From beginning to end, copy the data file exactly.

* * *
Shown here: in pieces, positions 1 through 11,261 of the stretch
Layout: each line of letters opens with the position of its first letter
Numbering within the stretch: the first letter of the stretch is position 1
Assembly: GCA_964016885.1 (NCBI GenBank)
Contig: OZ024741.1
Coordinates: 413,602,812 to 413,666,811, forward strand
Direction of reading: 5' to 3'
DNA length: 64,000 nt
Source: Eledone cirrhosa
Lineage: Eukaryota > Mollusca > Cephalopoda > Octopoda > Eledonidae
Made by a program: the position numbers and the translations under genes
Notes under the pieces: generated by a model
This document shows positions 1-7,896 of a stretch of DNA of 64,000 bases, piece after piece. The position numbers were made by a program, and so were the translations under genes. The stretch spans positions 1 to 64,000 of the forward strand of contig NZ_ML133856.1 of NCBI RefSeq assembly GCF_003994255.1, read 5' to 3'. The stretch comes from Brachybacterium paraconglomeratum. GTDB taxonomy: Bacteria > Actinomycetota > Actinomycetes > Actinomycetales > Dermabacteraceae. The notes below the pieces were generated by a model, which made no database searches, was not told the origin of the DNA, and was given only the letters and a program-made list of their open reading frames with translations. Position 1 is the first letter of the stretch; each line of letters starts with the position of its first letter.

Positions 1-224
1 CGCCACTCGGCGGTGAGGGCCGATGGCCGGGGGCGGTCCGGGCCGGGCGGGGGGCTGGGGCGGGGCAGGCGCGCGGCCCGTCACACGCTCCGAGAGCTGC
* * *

Shown here: in pieces, positions 1 through 11,261 of the stretch
Layout: each line of letters opens with the position of its first letter
Numbering within the stretch: the first letter of the stretch is position 1
Assembly: GCA_964016885.1 (NCBI GenBank)
Contig: OZ024741.1
Coordinates: 413,602,812 to 413,666,811, forward strand
Direction of reading: 5' to 3'
DNA length: 64,000 nt
Source: Eledone cirrhosa
Lineage: Eukaryota > Mollusca > Cephalopoda > Octopoda > Eledonidae
Made by a program: the position numbers and the translations under genes
Notes under the pieces: generated by a model
This document shows positions 1-7,896 of a stretch of DNA of 64,000 bases, piece after piece. The position numbers were made by a program, and so were the translations under genes. The stretch spans positions 1 to 64,000 of the forward strand of contig NZ_ML133856.1 of NCBI RefSeq assembly GCF_003994255.1, read 5' to 3'. The stretch comes from Brachybacterium paraconglomeratum. GTDB taxonomy: Bacteria > Actinomycetota > Actinomycetes > Actinomycetales > Dermabacteraceae. The notes below the pieces were generated by a model, which made no database searches, was not told the origin of the DNA, and was given only the letters and a program-made list of their open reading frames with translations. Position 1 is the first letter of the stretch; each line of letters starts with the position of its first letter.

Positions 1-224
1 CGCCACTCGGCGGTGAGGGCCGATGGCCGGGGGCGGTCCGGGCCGGGCGGGGGGCTGGGGCGGGGCAGGCGCGCGGCCCGTCACACGCTCCGAGAGCTGC